- Use email software & build a list. A another free advertising method is using email software (as long as you have the emails to begin with). Using email will obviously allow you to cut back on your postage and packaging costs such as stamps and envelopes. But it will also allow you to build an email list. That is a list of customers and, most importantly, potential customers. Using a free resource like MailChimp, and combining it with an email subscription box on your website, (or Facebook’s lead generation campaign option), you can build up a list of potential customers. Once you have this list, you can then send them emails for free, advertising your services. We would recommend doing some research to find out the best ways to do this, how to automate it, and how to use things like landing pages.
- Get training online. Technology cuts across many of these areas, but here are a few specific technology ones. When it comes to running a business, there is a lot to learn. While you could spend thousands on a course at a college, there are now many many options offered online, and often they can be very low cost or often free. For example, Google has created a free Digital Garage course aimed at small businesses which goes into everything you need to know to move your business online and market it effectively through the internet.
- Use Open Source Software. While you could spend a lot of money on paid software such as Microsoft Office, there is also the option of Open Source Software. This software is often free and is just as good, if not better, than what is offered by companies. For example, LibreOffice is a regularly updated office software that can do pretty much anything Microsoft Office can do, but there is no cost. If you need to produce documents, presentations, spreadsheets and so on, but you don’t want to use online options such as Google Docs, then LibreOffice is a great option. And there are many others.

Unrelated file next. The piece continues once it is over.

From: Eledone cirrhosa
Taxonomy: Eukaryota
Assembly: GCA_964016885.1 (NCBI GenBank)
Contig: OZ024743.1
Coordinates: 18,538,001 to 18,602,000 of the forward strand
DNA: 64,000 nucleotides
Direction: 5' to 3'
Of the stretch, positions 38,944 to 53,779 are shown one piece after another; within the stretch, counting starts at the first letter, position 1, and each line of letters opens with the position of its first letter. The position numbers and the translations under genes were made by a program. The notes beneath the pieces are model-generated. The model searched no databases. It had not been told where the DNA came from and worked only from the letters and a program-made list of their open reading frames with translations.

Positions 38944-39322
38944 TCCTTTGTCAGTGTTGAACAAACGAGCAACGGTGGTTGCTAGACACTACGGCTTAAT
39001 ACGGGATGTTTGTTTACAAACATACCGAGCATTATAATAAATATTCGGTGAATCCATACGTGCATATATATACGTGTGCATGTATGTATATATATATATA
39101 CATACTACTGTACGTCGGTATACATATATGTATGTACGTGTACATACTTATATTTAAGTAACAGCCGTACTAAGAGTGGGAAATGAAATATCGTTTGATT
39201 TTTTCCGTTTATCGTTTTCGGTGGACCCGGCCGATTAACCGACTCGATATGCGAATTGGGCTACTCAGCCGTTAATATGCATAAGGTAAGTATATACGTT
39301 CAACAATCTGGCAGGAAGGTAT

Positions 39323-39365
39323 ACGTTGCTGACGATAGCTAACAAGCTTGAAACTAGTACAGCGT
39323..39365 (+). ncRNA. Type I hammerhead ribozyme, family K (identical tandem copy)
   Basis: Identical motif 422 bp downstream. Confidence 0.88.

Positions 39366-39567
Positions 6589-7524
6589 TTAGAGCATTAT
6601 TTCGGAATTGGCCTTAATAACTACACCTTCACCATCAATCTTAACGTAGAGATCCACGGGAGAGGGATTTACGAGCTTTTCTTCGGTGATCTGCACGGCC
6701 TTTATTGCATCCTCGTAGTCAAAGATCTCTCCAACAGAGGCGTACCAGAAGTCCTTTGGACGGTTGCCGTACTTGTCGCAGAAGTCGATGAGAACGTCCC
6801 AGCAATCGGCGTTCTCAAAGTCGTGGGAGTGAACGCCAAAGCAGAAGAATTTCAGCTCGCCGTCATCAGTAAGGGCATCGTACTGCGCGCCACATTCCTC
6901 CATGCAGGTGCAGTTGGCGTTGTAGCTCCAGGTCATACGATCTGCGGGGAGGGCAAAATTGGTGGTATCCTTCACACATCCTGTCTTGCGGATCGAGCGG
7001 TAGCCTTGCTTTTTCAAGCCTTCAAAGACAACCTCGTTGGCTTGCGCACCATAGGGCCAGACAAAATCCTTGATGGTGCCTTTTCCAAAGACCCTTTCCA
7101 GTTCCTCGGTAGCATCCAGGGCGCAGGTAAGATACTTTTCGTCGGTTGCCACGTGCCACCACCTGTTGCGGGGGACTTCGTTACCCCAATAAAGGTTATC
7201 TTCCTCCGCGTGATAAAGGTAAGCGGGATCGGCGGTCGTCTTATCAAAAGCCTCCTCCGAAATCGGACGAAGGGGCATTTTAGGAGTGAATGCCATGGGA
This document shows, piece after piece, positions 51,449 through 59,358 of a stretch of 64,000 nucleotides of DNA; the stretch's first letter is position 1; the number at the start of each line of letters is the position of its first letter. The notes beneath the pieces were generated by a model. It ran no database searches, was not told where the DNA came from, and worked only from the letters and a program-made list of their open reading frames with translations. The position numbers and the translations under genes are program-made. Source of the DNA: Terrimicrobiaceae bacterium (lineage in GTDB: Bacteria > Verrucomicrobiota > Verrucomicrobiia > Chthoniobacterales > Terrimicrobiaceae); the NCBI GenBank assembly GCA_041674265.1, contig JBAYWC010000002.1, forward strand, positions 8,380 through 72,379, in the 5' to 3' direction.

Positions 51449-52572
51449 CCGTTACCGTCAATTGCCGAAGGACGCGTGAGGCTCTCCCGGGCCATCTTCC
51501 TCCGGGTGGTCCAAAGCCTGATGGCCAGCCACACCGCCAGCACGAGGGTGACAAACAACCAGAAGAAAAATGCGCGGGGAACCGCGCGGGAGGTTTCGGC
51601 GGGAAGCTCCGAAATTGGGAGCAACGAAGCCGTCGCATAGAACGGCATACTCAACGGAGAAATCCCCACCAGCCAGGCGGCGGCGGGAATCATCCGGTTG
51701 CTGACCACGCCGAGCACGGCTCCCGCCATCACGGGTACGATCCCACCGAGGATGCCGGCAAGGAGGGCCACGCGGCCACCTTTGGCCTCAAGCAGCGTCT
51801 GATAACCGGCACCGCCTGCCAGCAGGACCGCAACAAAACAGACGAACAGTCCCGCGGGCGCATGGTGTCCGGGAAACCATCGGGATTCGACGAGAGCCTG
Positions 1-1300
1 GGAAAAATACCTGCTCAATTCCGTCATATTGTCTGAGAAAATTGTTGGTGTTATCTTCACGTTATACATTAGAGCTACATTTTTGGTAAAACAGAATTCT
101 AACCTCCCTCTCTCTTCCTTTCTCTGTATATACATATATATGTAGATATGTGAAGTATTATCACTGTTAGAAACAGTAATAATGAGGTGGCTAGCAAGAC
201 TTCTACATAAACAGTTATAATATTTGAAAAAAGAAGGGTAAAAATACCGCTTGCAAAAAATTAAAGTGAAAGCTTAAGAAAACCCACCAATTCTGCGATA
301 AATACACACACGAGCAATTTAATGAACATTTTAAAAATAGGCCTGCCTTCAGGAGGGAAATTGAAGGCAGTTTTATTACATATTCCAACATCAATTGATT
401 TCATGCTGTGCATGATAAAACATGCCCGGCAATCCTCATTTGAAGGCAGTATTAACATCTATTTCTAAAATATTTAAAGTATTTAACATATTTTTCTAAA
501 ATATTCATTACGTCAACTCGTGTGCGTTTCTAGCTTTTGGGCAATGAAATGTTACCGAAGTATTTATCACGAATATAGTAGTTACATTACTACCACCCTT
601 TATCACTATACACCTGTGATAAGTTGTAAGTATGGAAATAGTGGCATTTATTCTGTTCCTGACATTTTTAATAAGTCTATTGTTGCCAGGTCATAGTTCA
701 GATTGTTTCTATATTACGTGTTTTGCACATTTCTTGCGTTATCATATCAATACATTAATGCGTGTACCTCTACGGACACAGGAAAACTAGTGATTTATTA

- Use Online Software. There are a lot of online software options out there, from Quickbooks for your online accountancy, to Google Docs for your online word processing, to Skype for your online meetings. By using online software, not only is the data safer because it’s in the cloud, it’s also cheaper because you don’t have to buy lots of software licenses every year, you always have the most up to date version of software, and there is a lot less need for IT support costs as the software company deals with most of that.
- Book travel in advance. Travel can be a big expense, but the costs can often be minimised. Most transport is also claimable as a business expense, but the best way to do this can be complicated, so make sure you ask your accountant. But regardless of whether you claim it as a business expense, when it comes to cash flow, the most important thing is minimising its cost in the first place. And the best way to do that is to book the travel in advance. The closer it gets to the travel time, the more expensive the travel is likely to become.
- Hold Virtual Meetings. – with modern technology, you can often avoid travel altogether – by using services such as Skype to hold conferences across the country or world with people. For example, a Franchisor could hold a meeting or training with all their Franchisees (or potential Franchisees) around the entire country on Skype or a similar service.
- Outsource. If you haven’t already read Tim Ferris’ The Four Hour Workweek, it’s definitely worth a read as it goes into a lot of detail about how to do this effectively. There are often small projects (or even ongoing ones) where it is not worth paying for an employee, so you can outsource it to virtual assistants or freelancers. There are plenty of websites such as Fiver, Upwork and so on, where you can find people who will do something for you for as low as £5.
- Hire Interns.– There are many young people out there or people who are looking to change careers, who are desperate for experience in a particular field to help them get a job. You can hire them for no cost and they can do a lot of the more repetitive, simple tasks for you that you don’t have time to do. For example, finding and scheduling social media posts, data entry, market research and so on. Be aware that there are legal issues to know about, and they will require training so think carefully before doing this.